June 2017 – Warm and unsettled

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Ominous clouds near the Nova Scotia-New Brunswick border, 03 June 2017 (Dearing)

Thunderstorm activity was common throughout Southeast New Brunswick in June and all but ten days had at least a trace of rainfall.

But precipitation amounts were generally light in Greater Moncton except for two major rain events – 36.6 mm fell on 09 June along with a peak wind gust of 102 km/h and 21.2 mm fell on 24 June.

Temperatures were cool during the first week of the month with an overnight low dropping to the freezing point although frost was generally avoided thanks to cloudy skies.

Summer-like conditions arrived by mid-month and many daytime highs climbed well into the 20’s C and reached 30 C or higher three times.

JUNE 2017 ALMANAC (at Greater Moncton Int’l Airport, 1981-2010)

Average HIGH  22.4 C

Average LOW  9.9 C

AVERAGE 16.2 C (about 1.0 degree ABOVE normal)

Extreme HIGH  30.8 C (11 June)

Extreme LOW  0.0 C (06 June)

RAINFALL  77.8 mm (about 20 percent BELOW normal)

(Data courtesy Environment Canada)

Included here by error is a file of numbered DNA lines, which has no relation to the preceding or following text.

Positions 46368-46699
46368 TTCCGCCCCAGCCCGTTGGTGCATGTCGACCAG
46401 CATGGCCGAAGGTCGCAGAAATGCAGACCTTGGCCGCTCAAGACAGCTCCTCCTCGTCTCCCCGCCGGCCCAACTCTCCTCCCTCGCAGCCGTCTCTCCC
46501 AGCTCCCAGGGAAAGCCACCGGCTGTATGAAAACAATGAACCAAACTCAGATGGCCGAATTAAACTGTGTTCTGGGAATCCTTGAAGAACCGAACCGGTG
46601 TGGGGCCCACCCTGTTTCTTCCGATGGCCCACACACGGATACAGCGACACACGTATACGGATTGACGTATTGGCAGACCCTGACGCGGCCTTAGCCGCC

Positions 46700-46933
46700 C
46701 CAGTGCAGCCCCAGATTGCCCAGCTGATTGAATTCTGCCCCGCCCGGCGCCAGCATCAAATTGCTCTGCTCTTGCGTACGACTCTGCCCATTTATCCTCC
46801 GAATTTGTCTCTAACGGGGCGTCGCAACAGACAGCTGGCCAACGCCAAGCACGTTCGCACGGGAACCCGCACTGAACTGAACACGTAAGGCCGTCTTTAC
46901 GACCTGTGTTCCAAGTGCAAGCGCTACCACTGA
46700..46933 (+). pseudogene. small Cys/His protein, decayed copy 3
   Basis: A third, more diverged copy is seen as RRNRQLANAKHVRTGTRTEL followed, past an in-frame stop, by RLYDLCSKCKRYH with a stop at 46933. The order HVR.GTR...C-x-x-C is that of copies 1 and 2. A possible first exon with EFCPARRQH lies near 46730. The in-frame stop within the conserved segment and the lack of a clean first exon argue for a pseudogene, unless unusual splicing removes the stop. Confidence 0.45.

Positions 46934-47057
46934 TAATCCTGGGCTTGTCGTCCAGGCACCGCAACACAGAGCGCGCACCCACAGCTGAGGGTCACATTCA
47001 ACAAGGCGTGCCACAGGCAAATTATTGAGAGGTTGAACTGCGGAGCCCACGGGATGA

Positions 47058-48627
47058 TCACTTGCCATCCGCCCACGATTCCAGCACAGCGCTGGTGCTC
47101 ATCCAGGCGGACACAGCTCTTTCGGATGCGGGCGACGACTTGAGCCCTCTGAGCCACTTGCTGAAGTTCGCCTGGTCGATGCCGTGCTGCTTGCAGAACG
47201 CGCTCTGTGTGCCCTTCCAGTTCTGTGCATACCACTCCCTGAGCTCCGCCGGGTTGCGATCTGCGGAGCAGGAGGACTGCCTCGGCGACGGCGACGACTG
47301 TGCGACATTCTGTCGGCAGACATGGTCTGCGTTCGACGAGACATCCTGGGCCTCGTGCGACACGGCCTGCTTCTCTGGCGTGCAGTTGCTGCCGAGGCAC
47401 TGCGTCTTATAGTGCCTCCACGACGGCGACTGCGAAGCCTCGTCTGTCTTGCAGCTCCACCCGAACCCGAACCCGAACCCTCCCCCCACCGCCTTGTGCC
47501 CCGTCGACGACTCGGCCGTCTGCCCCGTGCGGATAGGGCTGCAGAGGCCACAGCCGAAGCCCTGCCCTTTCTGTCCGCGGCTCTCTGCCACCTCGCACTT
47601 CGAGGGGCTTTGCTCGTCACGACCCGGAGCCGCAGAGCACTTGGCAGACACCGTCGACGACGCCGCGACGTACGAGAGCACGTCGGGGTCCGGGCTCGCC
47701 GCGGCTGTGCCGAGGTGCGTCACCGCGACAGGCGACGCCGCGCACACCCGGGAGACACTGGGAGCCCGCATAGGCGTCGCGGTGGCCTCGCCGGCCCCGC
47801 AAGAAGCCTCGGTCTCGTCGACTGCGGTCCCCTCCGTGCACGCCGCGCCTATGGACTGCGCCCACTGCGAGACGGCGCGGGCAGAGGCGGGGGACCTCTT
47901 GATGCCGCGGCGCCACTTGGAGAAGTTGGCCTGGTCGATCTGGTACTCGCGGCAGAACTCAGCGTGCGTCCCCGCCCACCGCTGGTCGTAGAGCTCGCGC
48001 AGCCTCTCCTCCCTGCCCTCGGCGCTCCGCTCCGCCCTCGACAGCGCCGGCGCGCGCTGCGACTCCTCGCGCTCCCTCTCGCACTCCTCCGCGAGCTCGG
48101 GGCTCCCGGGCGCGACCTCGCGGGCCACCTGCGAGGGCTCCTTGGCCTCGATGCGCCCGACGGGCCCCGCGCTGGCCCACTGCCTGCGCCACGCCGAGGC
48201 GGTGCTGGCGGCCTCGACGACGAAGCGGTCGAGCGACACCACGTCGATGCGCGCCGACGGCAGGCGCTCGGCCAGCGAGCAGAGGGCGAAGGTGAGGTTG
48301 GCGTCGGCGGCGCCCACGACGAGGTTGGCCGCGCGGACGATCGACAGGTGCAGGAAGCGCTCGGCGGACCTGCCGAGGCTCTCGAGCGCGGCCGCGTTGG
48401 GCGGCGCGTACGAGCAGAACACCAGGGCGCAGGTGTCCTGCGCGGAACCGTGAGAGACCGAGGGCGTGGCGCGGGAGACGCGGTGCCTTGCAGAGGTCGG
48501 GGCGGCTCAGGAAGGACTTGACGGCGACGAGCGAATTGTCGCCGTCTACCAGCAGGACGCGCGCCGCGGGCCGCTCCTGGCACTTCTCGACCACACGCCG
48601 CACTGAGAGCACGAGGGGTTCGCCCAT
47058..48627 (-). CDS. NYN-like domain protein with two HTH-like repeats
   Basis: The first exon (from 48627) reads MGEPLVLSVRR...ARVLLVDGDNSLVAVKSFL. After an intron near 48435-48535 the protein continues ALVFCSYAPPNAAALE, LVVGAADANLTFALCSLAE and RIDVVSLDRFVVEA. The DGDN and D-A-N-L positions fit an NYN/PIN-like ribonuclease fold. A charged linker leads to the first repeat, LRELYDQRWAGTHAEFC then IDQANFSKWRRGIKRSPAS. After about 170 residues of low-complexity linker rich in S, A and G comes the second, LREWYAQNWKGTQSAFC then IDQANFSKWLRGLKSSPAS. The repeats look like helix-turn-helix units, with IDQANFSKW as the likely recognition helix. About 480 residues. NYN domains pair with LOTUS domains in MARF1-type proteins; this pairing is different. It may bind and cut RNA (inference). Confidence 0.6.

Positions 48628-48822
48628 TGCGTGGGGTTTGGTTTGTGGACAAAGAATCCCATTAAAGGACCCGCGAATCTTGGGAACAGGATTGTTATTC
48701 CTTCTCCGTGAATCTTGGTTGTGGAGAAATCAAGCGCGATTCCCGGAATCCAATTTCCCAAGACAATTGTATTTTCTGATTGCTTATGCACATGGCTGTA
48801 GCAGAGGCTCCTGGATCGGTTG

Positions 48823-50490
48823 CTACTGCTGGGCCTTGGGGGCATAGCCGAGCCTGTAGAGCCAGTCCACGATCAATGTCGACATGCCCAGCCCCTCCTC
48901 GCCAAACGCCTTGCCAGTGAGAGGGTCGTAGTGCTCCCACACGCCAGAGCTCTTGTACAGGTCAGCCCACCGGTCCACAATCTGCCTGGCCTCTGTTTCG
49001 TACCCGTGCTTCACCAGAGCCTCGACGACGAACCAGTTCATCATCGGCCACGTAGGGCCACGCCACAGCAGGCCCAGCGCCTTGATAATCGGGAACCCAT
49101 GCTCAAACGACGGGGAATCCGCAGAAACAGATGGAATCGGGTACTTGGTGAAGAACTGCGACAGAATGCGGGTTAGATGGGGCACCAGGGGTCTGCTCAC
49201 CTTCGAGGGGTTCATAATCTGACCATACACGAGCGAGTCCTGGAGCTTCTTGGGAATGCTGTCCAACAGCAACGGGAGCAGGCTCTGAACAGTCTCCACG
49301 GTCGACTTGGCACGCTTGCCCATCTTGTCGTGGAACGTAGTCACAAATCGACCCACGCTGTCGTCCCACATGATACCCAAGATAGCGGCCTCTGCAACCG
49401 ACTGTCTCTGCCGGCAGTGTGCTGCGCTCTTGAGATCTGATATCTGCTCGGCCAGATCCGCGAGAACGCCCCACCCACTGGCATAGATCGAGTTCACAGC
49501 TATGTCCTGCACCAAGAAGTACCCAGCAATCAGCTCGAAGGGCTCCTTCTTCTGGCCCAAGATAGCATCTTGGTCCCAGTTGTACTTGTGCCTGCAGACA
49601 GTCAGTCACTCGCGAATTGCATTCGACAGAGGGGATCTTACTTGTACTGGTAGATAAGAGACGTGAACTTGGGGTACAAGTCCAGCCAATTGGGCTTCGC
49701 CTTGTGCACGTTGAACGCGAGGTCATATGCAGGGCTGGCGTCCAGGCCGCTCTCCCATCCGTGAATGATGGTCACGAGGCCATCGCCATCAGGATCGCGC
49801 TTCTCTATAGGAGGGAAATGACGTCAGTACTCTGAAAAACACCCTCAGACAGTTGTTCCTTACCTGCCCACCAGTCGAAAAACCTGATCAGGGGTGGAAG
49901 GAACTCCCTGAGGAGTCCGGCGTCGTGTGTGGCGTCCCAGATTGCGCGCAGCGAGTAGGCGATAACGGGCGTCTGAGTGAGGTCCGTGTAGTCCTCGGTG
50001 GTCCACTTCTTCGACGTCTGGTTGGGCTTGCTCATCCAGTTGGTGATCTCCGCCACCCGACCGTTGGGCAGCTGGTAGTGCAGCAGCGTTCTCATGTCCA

Severe weather in northern N.B.

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Heavy rain, hail and wind, Plaster Rock, NB, 27 June 2017 (Greg LeBel/Facebook)

An unstable air mass moved from west to east in New Brunswick producing severe thunderstorms bringing torrential rain, large hail and strong winds.

Environment Canada believes a severe thunderstorm formed near Doaktown and possibly spawned a tornado that moved into the Blackville area last night.

Golf ball size hail and damaging winds with gusts up to 100 km/h were recorded in the Plaster Rock area.

Southeast New Brunswick has seen an above average 18 days with thunderstorm activity this June and a severe thunderstorm watch was issued in the region this afternoon.

Thunderstorms roll across N.B.

Ominous clouds over downtown Moncton, 21 June 2017 (Dearing)


The passage of a cold front created thunderstorms across New Brunswick yesterday from west to east. 

A brief storm cell moved through Greater Moncton late in the afternoon with ominous clouds and a short downpour. 

The cold front has been replaced by cooler, drier air today with a seasonable high of 22 C today in Southeast New Brunswick. 

First day of summer 2017